Published June 17 2021
Melbourne’s slow return to the office was abruptly interrupted by a fourth lockdown in late May – and it had a similar impact on spending in the region as seen in previous editions, ANZ data show.
Data for Victoria from March 26 show a gradual rise in spending compared to the same period in 2019, in the immediate wake of rule changes which saw 100 per cent of workers allowed back into the office. This trend peaked at roughly 20 per cent higher than the previous corresponding period on April 23.
Spending in Melbourne’s central business district tracked a similar path, albeit off a lower base. Some 30 per cent lower compared to pre-pandemic 2019 when the restrictions eased, spending closed the gap less than 20 per cent by April 23.
As you can see in the animation below, the May 26 lockdown put an end to those highs.
Spending fell close to 10 per cent lower than 2019, Victoria-wide, in the aftermath of the lockdown. In Melbourne’s CBD, it was closer to 75 per cent, before picking up slightly further into June.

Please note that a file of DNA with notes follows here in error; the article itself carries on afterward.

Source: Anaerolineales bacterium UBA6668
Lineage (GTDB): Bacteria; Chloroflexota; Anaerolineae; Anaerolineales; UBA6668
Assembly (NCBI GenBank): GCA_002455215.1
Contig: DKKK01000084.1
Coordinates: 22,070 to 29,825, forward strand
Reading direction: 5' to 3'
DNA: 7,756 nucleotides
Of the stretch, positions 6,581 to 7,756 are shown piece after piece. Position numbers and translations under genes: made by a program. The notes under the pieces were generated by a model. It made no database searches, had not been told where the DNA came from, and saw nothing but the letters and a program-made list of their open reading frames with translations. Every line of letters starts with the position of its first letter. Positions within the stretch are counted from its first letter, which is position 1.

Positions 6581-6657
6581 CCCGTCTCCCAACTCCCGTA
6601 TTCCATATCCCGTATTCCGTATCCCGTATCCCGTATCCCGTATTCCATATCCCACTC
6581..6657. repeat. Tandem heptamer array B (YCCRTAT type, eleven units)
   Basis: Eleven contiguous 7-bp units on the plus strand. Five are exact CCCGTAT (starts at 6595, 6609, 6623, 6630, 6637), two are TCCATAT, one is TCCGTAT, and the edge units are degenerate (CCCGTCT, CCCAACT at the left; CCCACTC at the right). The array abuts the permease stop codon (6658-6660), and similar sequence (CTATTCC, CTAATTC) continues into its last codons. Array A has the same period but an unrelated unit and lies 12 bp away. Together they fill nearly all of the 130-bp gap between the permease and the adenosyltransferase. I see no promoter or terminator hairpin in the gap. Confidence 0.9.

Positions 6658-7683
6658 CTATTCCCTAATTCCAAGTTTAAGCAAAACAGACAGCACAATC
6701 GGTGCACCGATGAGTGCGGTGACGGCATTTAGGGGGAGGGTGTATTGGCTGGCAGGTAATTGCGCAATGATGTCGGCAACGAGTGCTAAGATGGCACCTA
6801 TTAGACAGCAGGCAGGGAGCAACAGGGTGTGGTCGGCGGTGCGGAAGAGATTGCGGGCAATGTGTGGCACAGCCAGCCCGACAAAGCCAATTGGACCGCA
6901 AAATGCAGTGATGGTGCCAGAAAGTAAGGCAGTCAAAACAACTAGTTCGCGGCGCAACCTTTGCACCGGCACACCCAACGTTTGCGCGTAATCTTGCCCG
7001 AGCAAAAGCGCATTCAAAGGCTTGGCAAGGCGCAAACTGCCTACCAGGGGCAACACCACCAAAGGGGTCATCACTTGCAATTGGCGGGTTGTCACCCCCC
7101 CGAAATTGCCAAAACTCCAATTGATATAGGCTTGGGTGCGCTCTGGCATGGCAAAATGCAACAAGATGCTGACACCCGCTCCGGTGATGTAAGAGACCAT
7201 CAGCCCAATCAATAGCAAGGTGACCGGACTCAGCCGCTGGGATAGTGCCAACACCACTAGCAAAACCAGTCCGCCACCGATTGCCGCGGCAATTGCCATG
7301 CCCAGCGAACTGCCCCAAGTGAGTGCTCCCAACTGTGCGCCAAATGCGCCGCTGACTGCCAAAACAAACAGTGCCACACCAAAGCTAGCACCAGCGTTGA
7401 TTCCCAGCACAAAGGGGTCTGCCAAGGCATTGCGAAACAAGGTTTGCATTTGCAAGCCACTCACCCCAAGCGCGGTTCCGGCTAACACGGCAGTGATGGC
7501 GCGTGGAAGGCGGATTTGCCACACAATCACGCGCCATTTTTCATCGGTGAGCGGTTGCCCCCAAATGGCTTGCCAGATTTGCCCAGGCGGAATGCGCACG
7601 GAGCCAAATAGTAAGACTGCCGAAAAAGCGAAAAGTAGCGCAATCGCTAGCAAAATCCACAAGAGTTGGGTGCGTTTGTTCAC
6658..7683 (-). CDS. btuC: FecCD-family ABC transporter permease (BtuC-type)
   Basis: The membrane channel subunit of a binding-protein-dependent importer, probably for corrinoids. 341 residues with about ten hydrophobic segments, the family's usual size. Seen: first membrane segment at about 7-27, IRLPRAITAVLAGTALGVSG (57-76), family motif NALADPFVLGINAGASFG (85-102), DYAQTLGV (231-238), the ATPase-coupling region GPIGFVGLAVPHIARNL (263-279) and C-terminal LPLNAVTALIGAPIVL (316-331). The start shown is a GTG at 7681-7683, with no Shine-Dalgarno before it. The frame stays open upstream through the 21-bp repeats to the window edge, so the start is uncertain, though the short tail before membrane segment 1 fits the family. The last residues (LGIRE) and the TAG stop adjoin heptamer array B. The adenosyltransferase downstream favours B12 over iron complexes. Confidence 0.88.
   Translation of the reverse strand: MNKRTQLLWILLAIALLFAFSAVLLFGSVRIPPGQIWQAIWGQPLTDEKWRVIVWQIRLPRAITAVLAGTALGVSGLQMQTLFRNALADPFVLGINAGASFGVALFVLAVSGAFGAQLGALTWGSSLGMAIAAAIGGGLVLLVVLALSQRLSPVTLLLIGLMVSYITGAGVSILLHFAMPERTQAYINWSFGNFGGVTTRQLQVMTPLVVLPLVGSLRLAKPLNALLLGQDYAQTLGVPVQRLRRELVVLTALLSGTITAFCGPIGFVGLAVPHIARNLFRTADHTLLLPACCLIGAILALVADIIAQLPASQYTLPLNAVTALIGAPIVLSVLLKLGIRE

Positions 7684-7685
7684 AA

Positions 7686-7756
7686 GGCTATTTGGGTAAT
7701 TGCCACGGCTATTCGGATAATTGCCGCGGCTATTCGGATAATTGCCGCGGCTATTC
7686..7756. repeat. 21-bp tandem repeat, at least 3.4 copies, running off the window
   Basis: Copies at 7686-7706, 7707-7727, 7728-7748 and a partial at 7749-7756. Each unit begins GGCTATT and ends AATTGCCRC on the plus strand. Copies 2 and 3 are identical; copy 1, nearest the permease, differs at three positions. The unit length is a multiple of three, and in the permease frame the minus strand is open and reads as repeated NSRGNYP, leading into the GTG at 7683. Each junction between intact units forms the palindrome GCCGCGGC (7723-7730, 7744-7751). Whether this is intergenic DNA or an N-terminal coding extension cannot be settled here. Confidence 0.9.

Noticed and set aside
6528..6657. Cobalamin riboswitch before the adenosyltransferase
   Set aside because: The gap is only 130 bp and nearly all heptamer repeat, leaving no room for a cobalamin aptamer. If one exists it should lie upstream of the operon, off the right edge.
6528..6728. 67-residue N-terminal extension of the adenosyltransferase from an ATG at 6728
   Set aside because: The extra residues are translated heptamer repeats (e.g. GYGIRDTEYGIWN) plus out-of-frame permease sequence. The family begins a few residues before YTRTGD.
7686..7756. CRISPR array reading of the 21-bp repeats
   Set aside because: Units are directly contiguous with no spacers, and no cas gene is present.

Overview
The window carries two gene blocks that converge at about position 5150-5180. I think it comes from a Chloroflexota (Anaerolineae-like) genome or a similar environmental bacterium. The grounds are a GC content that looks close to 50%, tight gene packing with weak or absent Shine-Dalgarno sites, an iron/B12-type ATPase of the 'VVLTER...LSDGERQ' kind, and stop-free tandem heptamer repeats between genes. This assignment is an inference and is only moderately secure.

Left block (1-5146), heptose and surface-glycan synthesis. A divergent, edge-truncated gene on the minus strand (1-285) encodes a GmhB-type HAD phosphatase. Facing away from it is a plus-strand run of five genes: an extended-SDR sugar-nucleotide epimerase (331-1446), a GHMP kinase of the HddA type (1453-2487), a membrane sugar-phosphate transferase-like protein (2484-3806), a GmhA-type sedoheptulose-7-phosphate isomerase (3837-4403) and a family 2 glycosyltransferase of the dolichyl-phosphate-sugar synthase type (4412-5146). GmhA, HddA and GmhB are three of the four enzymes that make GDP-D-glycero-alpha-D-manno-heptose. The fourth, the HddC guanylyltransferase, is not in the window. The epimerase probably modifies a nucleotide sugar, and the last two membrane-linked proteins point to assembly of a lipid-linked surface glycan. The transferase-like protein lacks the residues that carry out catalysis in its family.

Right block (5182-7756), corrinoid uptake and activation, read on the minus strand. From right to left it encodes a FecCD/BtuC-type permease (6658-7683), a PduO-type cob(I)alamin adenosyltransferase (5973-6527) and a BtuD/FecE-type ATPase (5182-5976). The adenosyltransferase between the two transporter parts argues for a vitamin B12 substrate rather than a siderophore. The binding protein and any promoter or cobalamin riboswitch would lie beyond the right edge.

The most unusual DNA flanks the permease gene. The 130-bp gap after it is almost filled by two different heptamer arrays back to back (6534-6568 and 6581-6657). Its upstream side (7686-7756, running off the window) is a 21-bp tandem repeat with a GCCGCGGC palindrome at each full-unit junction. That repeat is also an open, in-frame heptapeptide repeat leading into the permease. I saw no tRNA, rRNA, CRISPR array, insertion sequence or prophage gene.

Such indicators were not unexpected. In February, the same ANZ data showed consumer spending fell 18.2 per cent compared to the same period in 2020, after a similar snap-lockdown was enacted. That decline was quick to recover to trend.
Many sectors that rely on office workers saw a return of just 70 per cent of 2019 spending in the weeks between the return-to-office ruling and May lockdown, ANZ data show.
Food and drink, car parking and clothing spending all plummeted after May 26, with clothing hit by over 90 per cent.
ANZ uses disaggregated spending data to provide its customers with unparalleled insight into significant markets movements such as lockdowns, Anurag Soin, Director, Data Science, ANZ Institutional, said.
“Data sets like these have proven invaluable for ANZ customers as they continue to work through the recovery from the COVID-19 pandemic,” he said.
“We will continue to work with our customers to ensure they have access to our latest insights, allowing them to get on top of the ongoing risks associated with the pandemic.”
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